Open Letter To Closed ParliamentSatire by Lyndon Hood
Open letter to Margaret Wilson, delivered through window by brick.
THE SPEAKER OF THE HOUSE
The House of Parliament
I hear you're banning satire. About time!
The last thing we need is the Media - or even individual members of the public - arrogantly assuming the right to denigrate the institution of Parliament or make its members appear ridiculous.
No! By long tradition, the power to make Politicians appear absurd in the eyes of the public rests entirely with the Politicians themselves. Lord knows, they put more energy into it and get better results than the media ever has. There's no parody like self-parody, I say.
From Helen Clark pretending to find her own jokes funny to John Key doing his John Key impression, 121 MPs working in concert can bring the hallowed institution of Parliament into more disrepute than any reporter ever could.
Dubbing sheep noises behind patsy questions, adding a gigantic red-and-white toadstool for Michael Cullen to stand beside or putting CGI Pinnochio noses onto the members until they have proboscis-duels across the floor of the house is entirely redundant.
And hooray for throwing in the threat of the Privileges Committee. Unless you clamp down properly on those malcontents, Politicians will never achieve the public admiration and regard given to more trusted professions like firefighters, telemarketers and purveyors of second-hand automobiles.
Some naysayers will allege coverage of the workings of Government should be free and open, but this is one of those issues where Politicians know better. Like election campaign funding, eh Mags? The public needs to respect Politicians otherwise the Nation will collapse and that proper attitude, Madame Speaker, is incompatible with actually seeing full coverage of what their Elected Representatives do in the House.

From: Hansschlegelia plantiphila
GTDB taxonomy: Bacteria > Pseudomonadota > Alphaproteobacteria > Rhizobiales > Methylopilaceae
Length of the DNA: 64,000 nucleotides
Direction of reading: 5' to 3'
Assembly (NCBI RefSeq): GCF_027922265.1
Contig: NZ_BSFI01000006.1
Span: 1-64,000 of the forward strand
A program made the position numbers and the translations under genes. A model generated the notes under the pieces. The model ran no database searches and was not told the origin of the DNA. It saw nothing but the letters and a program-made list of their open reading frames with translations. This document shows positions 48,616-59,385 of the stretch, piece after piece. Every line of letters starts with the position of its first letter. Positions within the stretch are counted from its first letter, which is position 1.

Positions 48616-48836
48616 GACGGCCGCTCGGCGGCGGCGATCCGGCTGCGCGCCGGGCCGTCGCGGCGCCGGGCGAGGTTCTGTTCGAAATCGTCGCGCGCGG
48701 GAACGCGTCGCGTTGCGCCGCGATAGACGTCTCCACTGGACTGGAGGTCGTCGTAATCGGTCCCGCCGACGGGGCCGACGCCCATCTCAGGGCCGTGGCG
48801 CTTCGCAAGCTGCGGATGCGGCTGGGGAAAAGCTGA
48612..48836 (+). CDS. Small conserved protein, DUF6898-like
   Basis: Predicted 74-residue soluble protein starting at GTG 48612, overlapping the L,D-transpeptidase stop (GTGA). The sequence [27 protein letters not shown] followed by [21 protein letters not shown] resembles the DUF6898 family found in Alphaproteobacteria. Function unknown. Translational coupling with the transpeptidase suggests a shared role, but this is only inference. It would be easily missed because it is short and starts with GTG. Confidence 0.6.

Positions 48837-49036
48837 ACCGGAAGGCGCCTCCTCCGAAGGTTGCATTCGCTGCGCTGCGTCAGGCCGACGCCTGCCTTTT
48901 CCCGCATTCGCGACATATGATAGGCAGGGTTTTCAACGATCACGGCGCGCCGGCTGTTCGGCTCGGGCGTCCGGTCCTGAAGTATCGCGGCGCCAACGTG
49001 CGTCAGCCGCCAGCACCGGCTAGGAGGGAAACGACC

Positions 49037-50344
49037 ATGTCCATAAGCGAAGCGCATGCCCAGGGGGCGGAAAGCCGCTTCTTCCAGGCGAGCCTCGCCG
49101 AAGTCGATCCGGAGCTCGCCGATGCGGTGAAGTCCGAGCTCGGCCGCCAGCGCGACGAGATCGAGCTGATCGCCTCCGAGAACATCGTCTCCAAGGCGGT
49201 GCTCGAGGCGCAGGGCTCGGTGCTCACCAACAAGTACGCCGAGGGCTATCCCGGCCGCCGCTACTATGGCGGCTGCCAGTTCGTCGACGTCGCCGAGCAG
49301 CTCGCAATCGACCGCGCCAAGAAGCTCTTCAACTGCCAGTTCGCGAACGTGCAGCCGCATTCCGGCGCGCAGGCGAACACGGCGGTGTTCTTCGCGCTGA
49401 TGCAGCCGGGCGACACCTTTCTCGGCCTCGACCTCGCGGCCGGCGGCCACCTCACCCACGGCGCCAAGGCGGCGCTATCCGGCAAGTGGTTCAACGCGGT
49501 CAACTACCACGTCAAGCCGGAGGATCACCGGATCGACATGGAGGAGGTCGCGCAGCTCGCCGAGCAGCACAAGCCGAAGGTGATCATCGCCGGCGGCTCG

Broadcasting standards are all very well for ordinary mortals, but Politicians require something special.
I'm sure you'd have Rodney 'freedom-at-all-costs' Hide on your back if he wasn't on the committee that wrote the report. Nice bit of buying-off there. Did he turn up at all? And of course Nandor Tanczos was there too. Says he didn't realise this restriction was new. Short term memory issues there, I reckon.
Winston Peters got it right. Journalists are supposed to be reporting what goes on in Parliament, not become involved in satire. Quite right. I can think of no significant New Zealand satirist who was involved in journalism, except for all those significant New Zealand print satirists and some of the ones from the tele.
The press gallery ignores just how dangerous this "satire" is. Satire is the second-biggest cause of death for Parliamentarians after chronic feigned indignation.
And they are obviously confused. I suggest you explain it as follows, in terms the media can understand:You must agree to these rules to use footage of Parliament. You know, it's a bit like how you have to pretend to be over 18 to look at porn on the web:
I understand that I can do anything I like with images of Parliament provided what I do:
* is properly respectful and contains no critical analysis whatsoever AND
* is not interesting or (it seems this is the important one) funny.
...or else.You might consider, instead of "or else", saying "If I breach these conditions I understand that the members of the Privileges committee can do anything they like to me". But we both know what trouble TV people have with difficult words.
The hacks might still need a bit more guidance, because it could be difficult not making the members appear ridiculous, no matter how stupid they're actually being. I mean, we're talking about Parliamentarians here. For example, when Parekura Horomia answers a Parliamentary Question, would they be best to dub it over with something coherent or simply bleep out the entire exchange? What if Gordon Copeland claims some kind of moral authority? What if Peter Brown starts sharing his opinions about gay people again?
I'm sure I can leave the details to you.
Good job! Have a beer or something. Limiting public information and accountability is thirsty work.
Yours in solidarity,
(just in case, eh!)
Click here to draw on Speaker of the House Margaret Wilson